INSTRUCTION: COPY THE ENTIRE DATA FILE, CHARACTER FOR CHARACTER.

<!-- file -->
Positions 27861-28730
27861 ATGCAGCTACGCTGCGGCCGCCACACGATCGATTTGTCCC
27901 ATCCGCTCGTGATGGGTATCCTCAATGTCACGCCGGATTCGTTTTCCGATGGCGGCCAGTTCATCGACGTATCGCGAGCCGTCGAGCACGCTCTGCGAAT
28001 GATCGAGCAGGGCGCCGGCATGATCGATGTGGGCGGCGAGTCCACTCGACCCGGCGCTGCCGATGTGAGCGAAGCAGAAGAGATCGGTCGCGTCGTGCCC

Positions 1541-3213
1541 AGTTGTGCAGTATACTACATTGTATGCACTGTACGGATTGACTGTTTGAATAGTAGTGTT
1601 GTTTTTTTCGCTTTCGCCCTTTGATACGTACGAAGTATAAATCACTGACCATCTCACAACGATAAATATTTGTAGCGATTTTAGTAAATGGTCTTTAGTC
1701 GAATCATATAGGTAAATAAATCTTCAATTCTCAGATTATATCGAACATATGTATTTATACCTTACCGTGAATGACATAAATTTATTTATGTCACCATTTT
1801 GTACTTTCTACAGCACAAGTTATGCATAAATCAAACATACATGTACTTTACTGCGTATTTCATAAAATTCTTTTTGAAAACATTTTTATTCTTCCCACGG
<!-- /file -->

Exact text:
Positions 27861-28730
27861 ATGCAGCTACGCTGCGGCCGCCACACGATCGATTTGTCCC
27901 ATCCGCTCGTGATGGGTATCCTCAATGTCACGCCGGATTCGTTTTCCGATGGCGGCCAGTTCATCGACGTATCGCGAGCCGTCGAGCACGCTCTGCGAAT
28001 GATCGAGCAGGGCGCCGGCATGATCGATGTGGGCGGCGAGTCCACTCGACCCGGCGCTGCCGATGTGAGCGAAGCAGAAGAGATCGGTCGCGTCGTGCCC

Positions 1541-3213
1541 AGTTGTGCAGTATACTACATTGTATGCACTGTACGGATTGACTGTTTGAATAGTAGTGTT
1601 GTTTTTTTCGCTTTCGCCCTTTGATACGTACGAAGTATAAATCACTGACCATCTCACAACGATAAATATTTGTAGCGATTTTAGTAAATGGTCTTTAGTC
1701 GAATCATATAGGTAAATAAATCTTCAATTCTCAGATTATATCGAACATATGTATTTATACCTTACCGTGAATGACATAAATTTATTTATGTCACCATTTT
1801 GTACTTTCTACAGCACAAGTTATGCATAAATCAAACATACATGTACTTTACTGCGTATTTCATAAAATTCTTTTTGAAAACATTTTTATTCTTCCCACGG